My musical hero and idol David Bowie died on Sunday at the age of 69, and it felt to me like a light had gone out in the world. He was, along with Jim Henson and Stanley Kubrick, one of the three great artistic influences on my life. (That combination should explain me and my taste pretty perfectly.) I wanted to join in the celebrating and singing like they were doing in Brixton, but I kept bursting into tears. (Am I the only one who cries about ten times more easily as I get older?)
I really don’t remember there being a before-Bowie time in my life. He was there in my childhood, on MTV looking all sweaty in Australia in the “Let’s Dance” video. There he was in Labyrinth, which I remember watching at my friend Paul’s house (Paul knew all the cool movies), laughing hysterically and rewinding over and over to watch him step from the bottom of a platform to the top, in what at the time seemed like mind-blowing special effects. Then there was my obsession with the “changesbowie” album, which got me really hooked on his music. From there, my love only accelerated.
I was lucky to see Bowie live several times 2002-2003, including at an amazingly intimate show at Jimmy’s Bronx Cafe during his New York Marathon tour. The man couldn’t have been more than 25 feet away, playing songs from the brilliant Heathen, but also favorites like “Starman,” “Be My Wife,” and even “Ziggy Stardust.” I might have smiled for days afterwards. When he had a heart attack on stage in 2004, I had a feeling we weren’t going to see him play live again. And he disappeared, for the most part, for so many years. (Though this cameo on Extras in 2006 cracks me up every time I watch it.)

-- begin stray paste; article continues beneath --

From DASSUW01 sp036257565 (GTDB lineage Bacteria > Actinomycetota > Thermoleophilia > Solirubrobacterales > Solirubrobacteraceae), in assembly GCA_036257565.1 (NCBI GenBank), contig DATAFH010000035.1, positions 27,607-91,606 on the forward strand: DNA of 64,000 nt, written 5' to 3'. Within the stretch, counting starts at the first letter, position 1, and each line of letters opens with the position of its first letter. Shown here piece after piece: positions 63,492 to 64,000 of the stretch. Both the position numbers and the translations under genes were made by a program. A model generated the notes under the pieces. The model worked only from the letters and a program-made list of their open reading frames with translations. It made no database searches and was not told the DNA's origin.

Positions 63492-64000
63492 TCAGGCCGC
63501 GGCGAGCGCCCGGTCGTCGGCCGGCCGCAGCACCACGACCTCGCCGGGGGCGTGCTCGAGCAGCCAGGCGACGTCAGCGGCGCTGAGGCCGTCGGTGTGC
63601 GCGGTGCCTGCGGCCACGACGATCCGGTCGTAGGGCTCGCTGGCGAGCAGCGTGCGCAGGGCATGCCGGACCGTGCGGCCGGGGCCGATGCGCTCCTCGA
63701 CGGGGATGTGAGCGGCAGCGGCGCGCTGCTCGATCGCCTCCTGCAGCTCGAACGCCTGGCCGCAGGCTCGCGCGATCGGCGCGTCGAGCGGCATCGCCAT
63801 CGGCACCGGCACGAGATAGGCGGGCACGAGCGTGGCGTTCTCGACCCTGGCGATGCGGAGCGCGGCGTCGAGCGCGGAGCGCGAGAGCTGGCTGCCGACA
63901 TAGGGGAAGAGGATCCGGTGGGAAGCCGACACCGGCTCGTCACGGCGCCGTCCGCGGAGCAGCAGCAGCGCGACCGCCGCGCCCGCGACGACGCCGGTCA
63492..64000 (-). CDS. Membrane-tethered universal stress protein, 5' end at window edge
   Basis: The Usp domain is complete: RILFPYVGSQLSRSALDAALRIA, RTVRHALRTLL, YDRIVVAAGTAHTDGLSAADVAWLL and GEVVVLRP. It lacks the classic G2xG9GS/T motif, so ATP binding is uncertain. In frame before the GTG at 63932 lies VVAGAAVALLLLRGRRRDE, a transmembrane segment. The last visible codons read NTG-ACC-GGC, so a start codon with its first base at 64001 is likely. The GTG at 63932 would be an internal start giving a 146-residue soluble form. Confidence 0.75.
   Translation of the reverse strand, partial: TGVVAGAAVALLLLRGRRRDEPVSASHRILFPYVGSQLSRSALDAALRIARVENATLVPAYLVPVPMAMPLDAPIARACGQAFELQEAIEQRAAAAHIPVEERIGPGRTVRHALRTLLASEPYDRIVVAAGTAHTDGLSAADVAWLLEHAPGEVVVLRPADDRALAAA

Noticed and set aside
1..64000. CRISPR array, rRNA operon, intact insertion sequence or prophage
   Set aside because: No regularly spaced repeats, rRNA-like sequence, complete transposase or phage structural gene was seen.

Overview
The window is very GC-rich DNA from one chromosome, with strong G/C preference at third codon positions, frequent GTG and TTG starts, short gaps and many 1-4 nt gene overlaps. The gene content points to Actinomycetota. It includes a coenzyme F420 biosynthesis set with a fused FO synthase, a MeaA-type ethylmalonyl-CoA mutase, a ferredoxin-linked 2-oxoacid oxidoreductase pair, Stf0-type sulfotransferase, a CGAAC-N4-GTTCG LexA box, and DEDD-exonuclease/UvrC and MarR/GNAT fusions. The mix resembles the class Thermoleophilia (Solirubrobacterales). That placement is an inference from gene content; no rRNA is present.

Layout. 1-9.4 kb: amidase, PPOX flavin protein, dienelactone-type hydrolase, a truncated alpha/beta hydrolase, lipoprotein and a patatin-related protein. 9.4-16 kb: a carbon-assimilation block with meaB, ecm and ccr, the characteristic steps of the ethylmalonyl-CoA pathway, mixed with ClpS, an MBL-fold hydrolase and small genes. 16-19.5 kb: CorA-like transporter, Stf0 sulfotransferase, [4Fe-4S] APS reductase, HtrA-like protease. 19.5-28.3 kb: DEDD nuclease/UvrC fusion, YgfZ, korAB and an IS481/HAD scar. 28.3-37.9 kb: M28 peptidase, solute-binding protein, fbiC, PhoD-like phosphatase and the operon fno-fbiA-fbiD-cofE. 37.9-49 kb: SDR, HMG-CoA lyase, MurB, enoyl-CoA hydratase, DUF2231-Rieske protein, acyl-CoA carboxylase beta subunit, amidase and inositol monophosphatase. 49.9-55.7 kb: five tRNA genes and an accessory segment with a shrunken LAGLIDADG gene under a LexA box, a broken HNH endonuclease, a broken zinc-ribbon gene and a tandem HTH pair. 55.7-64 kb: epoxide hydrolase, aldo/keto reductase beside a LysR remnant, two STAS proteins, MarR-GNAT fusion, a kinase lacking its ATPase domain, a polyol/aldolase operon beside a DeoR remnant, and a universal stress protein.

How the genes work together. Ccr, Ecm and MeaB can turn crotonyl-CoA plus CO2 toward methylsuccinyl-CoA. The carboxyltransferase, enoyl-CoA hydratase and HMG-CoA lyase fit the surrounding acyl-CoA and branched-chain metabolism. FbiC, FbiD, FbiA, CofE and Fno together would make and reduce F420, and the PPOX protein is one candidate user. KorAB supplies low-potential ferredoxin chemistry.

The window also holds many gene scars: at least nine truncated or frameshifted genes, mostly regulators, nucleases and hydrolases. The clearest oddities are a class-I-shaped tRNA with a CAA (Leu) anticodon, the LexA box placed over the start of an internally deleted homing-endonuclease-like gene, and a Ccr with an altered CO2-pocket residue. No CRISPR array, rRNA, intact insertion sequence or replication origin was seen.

When Bowie released The Next Day last year on his birthday, I was hopeful that we’d entered a new era of music. And I was thrilled when it was announced that yet another album, Blackstar, was coming on his birthday this year. It’s clear now that this period of creativity was a goodbye, and what a way to go. The man’s been dealing with mortality and dying since the beginning, but relistening to this new album through the lens of his dying…damn.
So, while this post was mainly a way for me to deal with my own grief, it also has to do with books! Because, as I’m sure you’ve heard many times over, Bowie was quite the reader. And boy was his taste varied, as evidenced by this list of his 100 must-read books. If you’ve been following along with him at all, many of the books aren’t much of a surprise, and also not surprising is where our reading overlaps: The Gnostic Gospels, A Clockwork Orange, 1984, The Great Gatsby, The Iliad. Those works influenced some of my favorite Bowie albums, like Diamond Dogs, Station to Station, and Scary Monsters and Super Creeps, and it’s fun to try to make other connections between the books and his own work.
Looking at this list and thinking about his lyrics, I can’t help but wonder what a Bowie novel would have read like. It would have been weird and likely esoteric, and I likely would have spent ages trying to decipher it. And I would have loved every minute of it.
Saying goodbye to friends is hard. I miss knowing that David Bowie is another person in our world, making things brighter, shinier and weirder. But I will continue to celebrate his music and spirit, and I’m going to try my damnedest to grab life and knowledge by the throat the way he did.